• We don't hold Asian Americans responsible for Pacific Islander exclusion from URM academic programs: In fact, there are Asian American leaders, scholars, and organizations that have worked to raise awareness about Pacific Islander American underrepresentation in higher education. We would like to see more organizations that say they advocate for both Asians and Pacific Islanders speak up about 1.) the negative impacts of lumping the two groups together for data collection, and 2.) the need for URM academic programs to recognize that Pacific Islanders are underrepresented. But at the same time, we recognize that the leadership should come from within the Pacific Islander community.
  • We believe that Asians and Pacific Islanders should keep working together. We also don't think that every single "Asian Pacific American" organizations should automatically drop the "Pacific" from their names. If an organization represents and serves both Pacific Islanders and Asians, then I don't have a problem with them referring to both groups in their name. (If they claim to serve both groups but ignore Pacific Islanders, that's another story.) The PIA project will do more to reach out to Asian American and "Asian Pacific American" organizations this year, and I believe that we will find them to be some of the strongest supporters for ending Pacific Islander exclusion from URM academic programs.
Mahalo for reading.


Sunday, March 06, 2011

Pacific Islander Americans are ... Pacific Islander Americans

In an earlier post, I mentioned three factors related to the exclusion of Pacific Islanders from most academic programs for underrepresented minorities. Today I'd like to expand on one of those factors: the grouping of Pacific Islanders with Asians.

My main point is this: Pacific Islanders are Pacific Islanders. Pacific Islander Americans are not Asian Americans. (I know that's obvious, but bear with me.)

Classification by Race and Ethnicity
Since the 1970s the federal government has used a detailed, written policy on how to classify people by race and ethnicity for the purpose of data collection. This data standard is known as Statistical Policy Directive No. 15 (or just "Directive 15").

The Office of Management and Budget, which is responsible for Directive 15, explained its rationale for setting this policy in the 1970s by saying this: "Development of the data standards stemmed in large measure from new responsibilities to enforce civil rights laws. Data were needed to monitor equal access in housing, education, employment, and other areas, for populations that historically had experienced discrimination and differential treatment because of their race or ethnicity."

1970s: Federal Policy Groups Pacific Islanders with Asians
In the first version of the data standard, Directive 15 grouped Pacific Islanders with Asians in the "Asian and Pacific Islander" category. This was not the first time that Pacific Islanders were grouped with Asians in public policy, and it undoubtedly played a role in how people view and mis-understand Pacific Islander Americans.


Because people see statistics on "Asian Pacific Islanders" and think that those stats accurately reflect what's happening to both Pacific Islanders and Asians. But those stats do not reflect what's happening to both groups. (I'll explain why this happens in an upcoming post. For now, I'll leave it at this: when you group Pacific Islander Americans together with Asian Americans, Pacific Islander data is essentially hidden.)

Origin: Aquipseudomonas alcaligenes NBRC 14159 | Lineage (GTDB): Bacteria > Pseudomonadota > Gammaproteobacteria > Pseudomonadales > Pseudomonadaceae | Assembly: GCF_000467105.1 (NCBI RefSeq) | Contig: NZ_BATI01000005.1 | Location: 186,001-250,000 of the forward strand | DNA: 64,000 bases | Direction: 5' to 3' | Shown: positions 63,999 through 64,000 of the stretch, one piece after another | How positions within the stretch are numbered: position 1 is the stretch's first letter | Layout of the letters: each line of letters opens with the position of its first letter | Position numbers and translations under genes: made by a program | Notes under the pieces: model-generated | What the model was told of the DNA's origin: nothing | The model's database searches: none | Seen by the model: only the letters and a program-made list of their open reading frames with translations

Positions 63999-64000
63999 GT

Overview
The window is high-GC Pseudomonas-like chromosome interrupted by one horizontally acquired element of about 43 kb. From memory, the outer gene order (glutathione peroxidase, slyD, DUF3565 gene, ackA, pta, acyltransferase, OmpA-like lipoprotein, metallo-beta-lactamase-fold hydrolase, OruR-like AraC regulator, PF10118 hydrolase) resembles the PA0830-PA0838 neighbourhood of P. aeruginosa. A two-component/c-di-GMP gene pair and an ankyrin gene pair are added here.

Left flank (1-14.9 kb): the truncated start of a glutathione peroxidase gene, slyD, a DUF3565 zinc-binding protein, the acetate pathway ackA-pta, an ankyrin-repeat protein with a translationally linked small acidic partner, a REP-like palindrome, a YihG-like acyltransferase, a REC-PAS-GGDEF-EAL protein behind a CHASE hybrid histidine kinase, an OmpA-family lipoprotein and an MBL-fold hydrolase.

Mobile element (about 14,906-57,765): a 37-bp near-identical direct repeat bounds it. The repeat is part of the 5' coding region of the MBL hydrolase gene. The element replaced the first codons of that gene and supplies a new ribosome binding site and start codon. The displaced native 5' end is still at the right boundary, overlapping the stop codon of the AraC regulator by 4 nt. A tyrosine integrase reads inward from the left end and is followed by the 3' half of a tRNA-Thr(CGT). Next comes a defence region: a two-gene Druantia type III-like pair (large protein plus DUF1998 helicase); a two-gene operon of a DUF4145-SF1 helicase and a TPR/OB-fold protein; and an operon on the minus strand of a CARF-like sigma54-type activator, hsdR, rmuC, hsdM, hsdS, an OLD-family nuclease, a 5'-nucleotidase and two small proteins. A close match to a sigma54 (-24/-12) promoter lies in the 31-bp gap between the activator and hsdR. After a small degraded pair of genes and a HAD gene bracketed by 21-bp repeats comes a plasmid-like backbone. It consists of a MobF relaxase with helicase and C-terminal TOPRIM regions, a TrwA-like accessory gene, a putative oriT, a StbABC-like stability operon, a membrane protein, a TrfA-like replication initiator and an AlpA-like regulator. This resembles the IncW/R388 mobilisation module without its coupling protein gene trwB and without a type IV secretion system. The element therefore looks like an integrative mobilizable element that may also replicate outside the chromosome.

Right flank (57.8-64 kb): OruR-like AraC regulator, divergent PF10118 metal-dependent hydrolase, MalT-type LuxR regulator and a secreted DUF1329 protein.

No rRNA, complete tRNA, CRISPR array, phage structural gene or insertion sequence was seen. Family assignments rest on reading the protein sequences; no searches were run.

1990s to Present: Federal Policy Recognizes Pacific Islanders as Distinct Group
When Directive 15 came up for review in the 1990s, the federal government determined that it was inappropriate to group Pacific Islanders and Asians together as if they were one group. Rather than describing the rationale, I'm going to copy a portion of the recommendation on the policy to this post, then link to the entire thing so you can read it for yourself. Here's one of the sections pertaining to our topic:

Recommendations from the Interagency Committee for the Review of the Racial and Ethnic Standards to the Office of Management and Budget Concerning Changes to the Standards for the Classification of Federal Data on Race and Ethnicity SHOULD THE "ASIAN OR PACIFIC ISLANDER" CATEGORY BE SPLIT INTO TWO CATEGORIES? IF YES, HOW SHOULD THIS BE DONE?
The issue is whether to retain the current Asian or Pacific Islander category, or to split the category into two separate categories, one for Asians and one for Pacific Islanders. The argument in favor of such a split is that the current category places two peoples who have few social or cultural similarities. It is argued that having separate categories for Asians and Pacific Islanders would result in more homogeneous groups, which would increase the comprehensibility and logic of the entire classification scheme. In addition, the two resulting groups are dissimilar on a number of measures. For example:
  • Education -- Although approximately the same number of Asians and Pacific Islanders graduate from high school, far fewer Pacific Islanders (about 11 percent of persons 25 years of age or older) than Asians (about 40 percent) obtain bachelors degrees.
  • Income and employment -- According to 1990 census data, 5.2 percent of Asians over age 16 were unemployed, compared with 7.3 percent of Pacific Islanders. Median household income was $41,583 for Asians and $33,955 for Pacific Islanders.
  • Poverty -- The poverty rate was 13.7 percent for Asians and 16.6 percent for Pacific Islanders.
(Here's a link to the full document: link)

Since that determination was made in 1997, federal policy has been to recognize that Pacific Islanders (also described as "Native Hawaiians and Other Pacific Islanders") are a unique racial group, which should not be lumped together with Asians for the purpose of data collection and categorization. Unfortunately, even though it's been almost one-and-a-half decades since then, some people still don't realize that Pacific Islanders and Asians are two separate groups. This, along with the continued practice of lumping the two groups together, leads to misleading data and misunderstanding.